For me, though, the most important element of the medicine is that it teaches humility. Addicts can be unreasonably arrogant. I ended up homeless and still looked down on everyone else.
When you are vomiting into a gutter in a Thai temple, it is impossible to lie to yourself anymore; nobody ends up doing such a thing unless they have messed up badly. So the medicine makes addicts teachable.
There are no group sessions or recovery meetings at Thamkrabok temple. It is nothing like treatment facilities in the West. Instead, you work by sweeping the temple twice a day and spend a lot of time thinking. The monks provide instruction in meditation, and they also teach you a mantra that can be used during times of high stress.
The most enjoyable thing for me was talking with the other addicts; we motivated each other. Even the most hardened drug addict or alcoholic has their dreams. We spent a lot of time discussing our hopes and fears. Every member of our little group of addicts had a low period throughout the recovery process, but we pulled each other through.
Although Thamkrabok is a Buddhist temple, there is no attempt to convert anyone to this philosophy. Many of the monks are ex-addicts themselves and have no pretensions or hidden agendas; they just want to give others the same help that was once given to them.
The treatment is also provided free of charge. Donations are gladly accepted at the end, but there is no pressure about this. Nevertheless, addicts do need to pay for their flights to Thailand, and a couple of euro is also needed to pay for food each day. Addiction treatment in Ireland can amount thousands of euro, just for a single addict.
Something happened to me at Thamkrabok. I left the temple convinced that my addiction was over. I know that addicts aren’t meant to say things like that, but it is just how I felt. I wasn’t the same person anymore. I’d not only given up drinking, but also the idea that I was an addict.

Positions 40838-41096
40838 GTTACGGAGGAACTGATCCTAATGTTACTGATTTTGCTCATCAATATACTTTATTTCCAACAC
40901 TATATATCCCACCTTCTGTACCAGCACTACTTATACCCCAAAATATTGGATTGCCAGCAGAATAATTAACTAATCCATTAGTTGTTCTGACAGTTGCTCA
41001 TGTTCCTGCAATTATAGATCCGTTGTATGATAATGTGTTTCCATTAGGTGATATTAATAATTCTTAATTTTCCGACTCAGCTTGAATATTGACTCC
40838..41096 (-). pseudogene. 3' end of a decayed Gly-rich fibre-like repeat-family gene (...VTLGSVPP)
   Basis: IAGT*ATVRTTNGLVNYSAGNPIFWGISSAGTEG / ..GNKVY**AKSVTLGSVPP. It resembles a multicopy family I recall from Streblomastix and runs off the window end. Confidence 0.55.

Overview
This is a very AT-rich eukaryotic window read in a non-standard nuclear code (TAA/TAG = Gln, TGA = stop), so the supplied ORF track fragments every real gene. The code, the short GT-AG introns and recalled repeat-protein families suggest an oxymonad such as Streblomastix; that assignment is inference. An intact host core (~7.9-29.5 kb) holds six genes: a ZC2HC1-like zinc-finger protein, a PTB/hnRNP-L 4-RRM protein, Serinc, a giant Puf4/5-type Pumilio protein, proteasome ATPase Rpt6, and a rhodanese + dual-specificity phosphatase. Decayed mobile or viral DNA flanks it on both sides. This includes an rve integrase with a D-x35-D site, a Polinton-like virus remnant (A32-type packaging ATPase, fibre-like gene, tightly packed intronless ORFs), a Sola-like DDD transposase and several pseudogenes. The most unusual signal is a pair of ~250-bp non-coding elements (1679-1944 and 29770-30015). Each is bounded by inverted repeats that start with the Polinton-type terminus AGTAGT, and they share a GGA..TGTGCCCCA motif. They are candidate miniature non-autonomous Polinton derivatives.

More than four years have passed since that time, and my views on this haven’t changed. The period since then has been wonderful. When there were bad times, I felt strong enough to cope.
The monks had promised me that I’d find a path in life that was satisfying; this is exactly what happened. I continue to live in Thailand, but now I have a wonderful wife and son, and I enjoy my work as a freelance writer.
Sometimes it is hard to believe that things have turned out so well. I only gave up alcohol so that the pain would stop — I’ve been given so much more.
The biggest change though has been inside my head. The turmoil and negativity I once felt have been replaced by optimism and a faith in life that it will take me where I’m meant to be.
I’m proof that change is possible, and it is never too late to start anew. The greatest gift is that I don’t even regret the past. If it all didn’t happen exactly the way it did, I wouldn’t be where I am today.
Originally published in the Irish Independent.
That's great! Addictions are so very harmful. To you, your friends, family. It is wonderful to know that I am part of a religion that can impact human lives in such a way as to make them manageable again. To drop all the stress and negativity and get back to the core of human awareness and free one's self from bondage. Great story. I'll look for your book.
Paul Garrigan says
Thank you Solidity and Karen for your comments on my article. I really do believe that Buddhism has a lot to offer addicts of all types and stripes. I agree with Karen that the attachment to the idea of a separate self is a type of addiction that brings us a lot of misery.
Alcoholism and drug abuse are such a destructive form of addiction that progress along a spiritual path is impossible until they are defeated – that has been my experience anyway.
But what happens when you become addicted to a spiritual path?
Self abuse comes in many forms, many subtle forms – and a great deal of them are pleasant in their own way. Its not quite the form of the abuse that's important, however. Its just the fact that it happens in the first place that really seals the deal.
The personal significance of any issue is personal, just as the universal significance of any issue is universal. Confusing the significance of personal issues with the significance of universal issues is only possible without a clear view of both – however, this is a necessary state for many aspects of the self image to remain supported.
When the means is the end, justification is not necessary. Practice for its own sake is at the heart of the four noble truths, although this meaning is often lost in the treasure hunt for enlightenment and nirvana. When this goal-oriented methodology is finally and completely dropped, space itself becomes alive with infinite possibility. The self image is revealed as the entirely transparent projection it is and the intelligence of awareness is set free. For what can be contained when there is no container left?